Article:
In the mood for olive green

I think olive green is the color of the season.  I mean, it is a typically fall color, but there's something about it that seems so new and fresh!  Nothing is new under the sun, of course, but I'm just loving it.  

Jenny Komenda from Little Green Notebook recently redid her guest bathroom in a lovely creamy olive.



I mean, are you kidding me?  The olive walls with the gold mirror and sconces, the marble (oh the marble) and the black?  Could it get any better than that?  No.  No it could not.


And then she adds coral!  And a Persian rug!  And lucite!  Jenny Komenda is my spirit animal.  I love her and everything that she does.

Then I saw this on Pinterest yesterday.  And I swear I can't think of anything else.



Olive green with pale pink.  Sigh.  Olive green with marine navy.  Oh man.  Olive green with creamy linen white and medium coral.  Wow.  Olive green with muted aqua.  Yum.  I want my whole world to be in those ten colors.  (It's also given me some great ideas for fall fashion, if you must know.)

And then there's this kids room that popped up on my Pinterest feed.  I just love how the paint is clearly olive, but leaning towards gray.  And how the baby wolf pups somehow pick up on the olive green!  



I love the rug, the hanging chair (DUH) and the general bohemian feel to the room.  I also love how the bright yellow school bus and the stacked books pop off of the muted olive background.  It's grounded and earthy, but not at all boring.

And that got me to thinking about my project du jour: the music room!  I was planning to paint the walls black or charcoal gray.  But now I'm thinking: olive!  It's basically the same idea - a dark, moody neutral.  It's not as risky as black (are black walls over?  I don't want them to be), and not as commonplace as gray.  It's edgy and yet calming.

The room itself is small and doesn't get much natural light.  That's the only thing that gives me pause about painting it dark.  But I figure, what the hell.  I like the idea of it being a cozy little nook.  That picture above proves incontrovertibly that the olive will work once we have kids.  Duh.  And if it's really so awful, I'll just paint over it.  Easy peasy.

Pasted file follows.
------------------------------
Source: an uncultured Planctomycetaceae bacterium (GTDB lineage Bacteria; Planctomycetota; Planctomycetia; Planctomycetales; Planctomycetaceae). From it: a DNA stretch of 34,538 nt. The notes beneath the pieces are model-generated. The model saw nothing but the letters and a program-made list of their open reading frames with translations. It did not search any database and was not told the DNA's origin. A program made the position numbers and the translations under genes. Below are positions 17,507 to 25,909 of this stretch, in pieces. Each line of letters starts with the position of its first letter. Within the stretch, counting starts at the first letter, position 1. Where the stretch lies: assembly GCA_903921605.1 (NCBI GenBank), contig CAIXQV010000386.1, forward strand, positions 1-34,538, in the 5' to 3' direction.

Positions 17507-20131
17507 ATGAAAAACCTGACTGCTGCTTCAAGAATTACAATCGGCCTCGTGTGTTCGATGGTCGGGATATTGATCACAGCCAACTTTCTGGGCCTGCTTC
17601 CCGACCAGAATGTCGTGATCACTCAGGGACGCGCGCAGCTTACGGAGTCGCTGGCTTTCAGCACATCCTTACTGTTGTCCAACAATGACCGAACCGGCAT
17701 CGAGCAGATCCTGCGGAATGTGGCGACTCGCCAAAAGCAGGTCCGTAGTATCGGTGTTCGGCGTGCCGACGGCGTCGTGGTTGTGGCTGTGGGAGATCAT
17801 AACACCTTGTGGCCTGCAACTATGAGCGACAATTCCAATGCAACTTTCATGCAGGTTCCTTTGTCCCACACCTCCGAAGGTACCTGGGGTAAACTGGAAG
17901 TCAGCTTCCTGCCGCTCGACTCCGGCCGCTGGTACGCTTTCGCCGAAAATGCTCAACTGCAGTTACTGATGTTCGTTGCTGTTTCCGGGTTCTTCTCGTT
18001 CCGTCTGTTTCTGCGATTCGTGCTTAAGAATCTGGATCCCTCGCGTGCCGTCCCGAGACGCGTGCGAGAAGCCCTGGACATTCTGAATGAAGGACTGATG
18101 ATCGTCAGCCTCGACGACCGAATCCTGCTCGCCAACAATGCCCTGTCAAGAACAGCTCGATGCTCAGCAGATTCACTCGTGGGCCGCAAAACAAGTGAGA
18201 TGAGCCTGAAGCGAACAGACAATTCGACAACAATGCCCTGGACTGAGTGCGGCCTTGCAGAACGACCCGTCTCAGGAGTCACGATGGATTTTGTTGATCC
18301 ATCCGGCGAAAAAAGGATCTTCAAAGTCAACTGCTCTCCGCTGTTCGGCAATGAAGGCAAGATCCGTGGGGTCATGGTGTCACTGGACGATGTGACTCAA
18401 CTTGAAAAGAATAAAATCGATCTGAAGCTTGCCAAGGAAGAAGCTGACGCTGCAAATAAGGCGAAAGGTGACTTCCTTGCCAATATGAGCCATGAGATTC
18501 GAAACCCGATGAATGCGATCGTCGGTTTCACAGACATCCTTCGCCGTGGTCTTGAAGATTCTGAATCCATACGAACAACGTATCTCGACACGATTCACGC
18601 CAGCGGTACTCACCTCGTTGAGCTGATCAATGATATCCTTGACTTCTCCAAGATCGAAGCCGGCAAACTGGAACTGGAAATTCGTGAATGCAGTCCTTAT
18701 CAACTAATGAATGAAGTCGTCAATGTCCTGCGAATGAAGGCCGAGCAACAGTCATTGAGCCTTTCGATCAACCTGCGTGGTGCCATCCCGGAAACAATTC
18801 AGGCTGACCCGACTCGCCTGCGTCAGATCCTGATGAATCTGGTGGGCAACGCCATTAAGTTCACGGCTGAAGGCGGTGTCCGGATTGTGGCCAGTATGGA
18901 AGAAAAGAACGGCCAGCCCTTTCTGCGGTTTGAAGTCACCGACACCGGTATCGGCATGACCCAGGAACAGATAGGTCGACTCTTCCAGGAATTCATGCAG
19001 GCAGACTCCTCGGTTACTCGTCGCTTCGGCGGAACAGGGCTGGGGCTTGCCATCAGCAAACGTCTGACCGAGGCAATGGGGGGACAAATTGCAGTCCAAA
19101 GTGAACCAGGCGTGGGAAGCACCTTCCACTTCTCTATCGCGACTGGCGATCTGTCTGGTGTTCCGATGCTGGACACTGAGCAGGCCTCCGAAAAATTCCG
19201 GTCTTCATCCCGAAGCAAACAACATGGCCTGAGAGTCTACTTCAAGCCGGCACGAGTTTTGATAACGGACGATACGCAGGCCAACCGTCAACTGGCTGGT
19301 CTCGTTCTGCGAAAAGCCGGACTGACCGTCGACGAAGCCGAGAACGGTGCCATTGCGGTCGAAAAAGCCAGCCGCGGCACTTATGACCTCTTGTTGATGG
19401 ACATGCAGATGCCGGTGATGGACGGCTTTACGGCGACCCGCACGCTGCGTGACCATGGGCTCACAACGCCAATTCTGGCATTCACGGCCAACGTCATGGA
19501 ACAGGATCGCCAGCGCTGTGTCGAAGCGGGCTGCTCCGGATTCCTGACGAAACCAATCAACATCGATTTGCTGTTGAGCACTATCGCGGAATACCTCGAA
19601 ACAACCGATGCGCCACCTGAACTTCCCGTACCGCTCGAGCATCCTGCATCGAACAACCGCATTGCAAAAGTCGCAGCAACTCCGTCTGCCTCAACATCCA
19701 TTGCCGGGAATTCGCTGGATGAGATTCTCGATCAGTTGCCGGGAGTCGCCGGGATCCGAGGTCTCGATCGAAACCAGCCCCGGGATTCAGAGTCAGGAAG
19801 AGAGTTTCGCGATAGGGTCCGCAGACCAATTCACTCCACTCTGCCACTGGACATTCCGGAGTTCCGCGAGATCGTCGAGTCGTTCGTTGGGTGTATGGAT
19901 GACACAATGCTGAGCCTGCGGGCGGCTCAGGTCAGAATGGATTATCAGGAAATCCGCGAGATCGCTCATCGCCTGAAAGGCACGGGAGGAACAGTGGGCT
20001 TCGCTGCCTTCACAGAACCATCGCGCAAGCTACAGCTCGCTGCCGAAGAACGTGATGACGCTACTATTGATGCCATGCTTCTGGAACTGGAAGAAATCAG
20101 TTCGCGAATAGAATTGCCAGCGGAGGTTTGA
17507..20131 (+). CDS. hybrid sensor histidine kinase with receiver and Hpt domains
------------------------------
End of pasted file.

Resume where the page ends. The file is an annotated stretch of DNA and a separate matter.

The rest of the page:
So here's my new plan for the music room.

Music room new rug

I just ordered that rug on rugsusa.com, (quick!  It's $99 for a 5 x 8!).  The art is just an approximation of what we have - album art, cheerful colors.  I don't have the settee yet, but I plan to get it or something like it fairly soon.  Brian just got a new drumset for his (early) birthday.  It's big and shiny and blue-black, which is not my favorite color, but I'm hoping the other colors in the room make up for it.  Please God.  I wish I had the pleasure of it being done NOW (in addition to being moody, I'm also impatient.  I'm a real charmer), but it's going to have to wait.  Brian's in his last semester of law school, and he takes the Bar in February, and since he uses that room as his study space, the redesign is going to have to wait until March.  Maybe by then I can have all of the pieces and just knock it out quickly.  Let's hope.

So, olive!  Does it seem new and fresh to you, too?  Or is it just me?

Saturday, October 4, 2014

In the mood: to do the French twist

Specifically, I'm in the mood to do the easiest, coolest French twist around.  The Frenchy twist, if you will.

So, I've been growing my hair out for about seven years now (or, all my life, whichever), and it's finally gotten past my shoulders (woo!).  But with length comes responsibility.  What to do with all this hair?  When I had short hair, I styled it every day without fail.  But long hair?  Not as easy to get it up for styling every.single.day.  Which is why, of course, so many ladies resort to ye olde ponytail.  And I love a good pony, I do, but sometimes you just want more.

For a long time I've been doing the messy top-knot.  You know the one.


No source, sorry.

That was basically my daily jam for maybe two years.  


There I am!  In Paris, no bigs.


And there I am with a tiny baby with an Elvis lip-curl.  (And yes, I'm basically Zooey Deschanel.  I mean.)

But you know?  I've gotten a little tired of the bun lately.  Not on other people; I think it's still gorgeous, but on me it's become merely okay.  I'm not sure if I'm just bored, or if it's because I got a haircut recently, and I don't know, it just didn't bun up as well.  Fortunately, although the messy top knot doesn't seem to work on me right now, this new haircut seems to be amenable to other do's, like low ponytails, and chignons.  And French twists!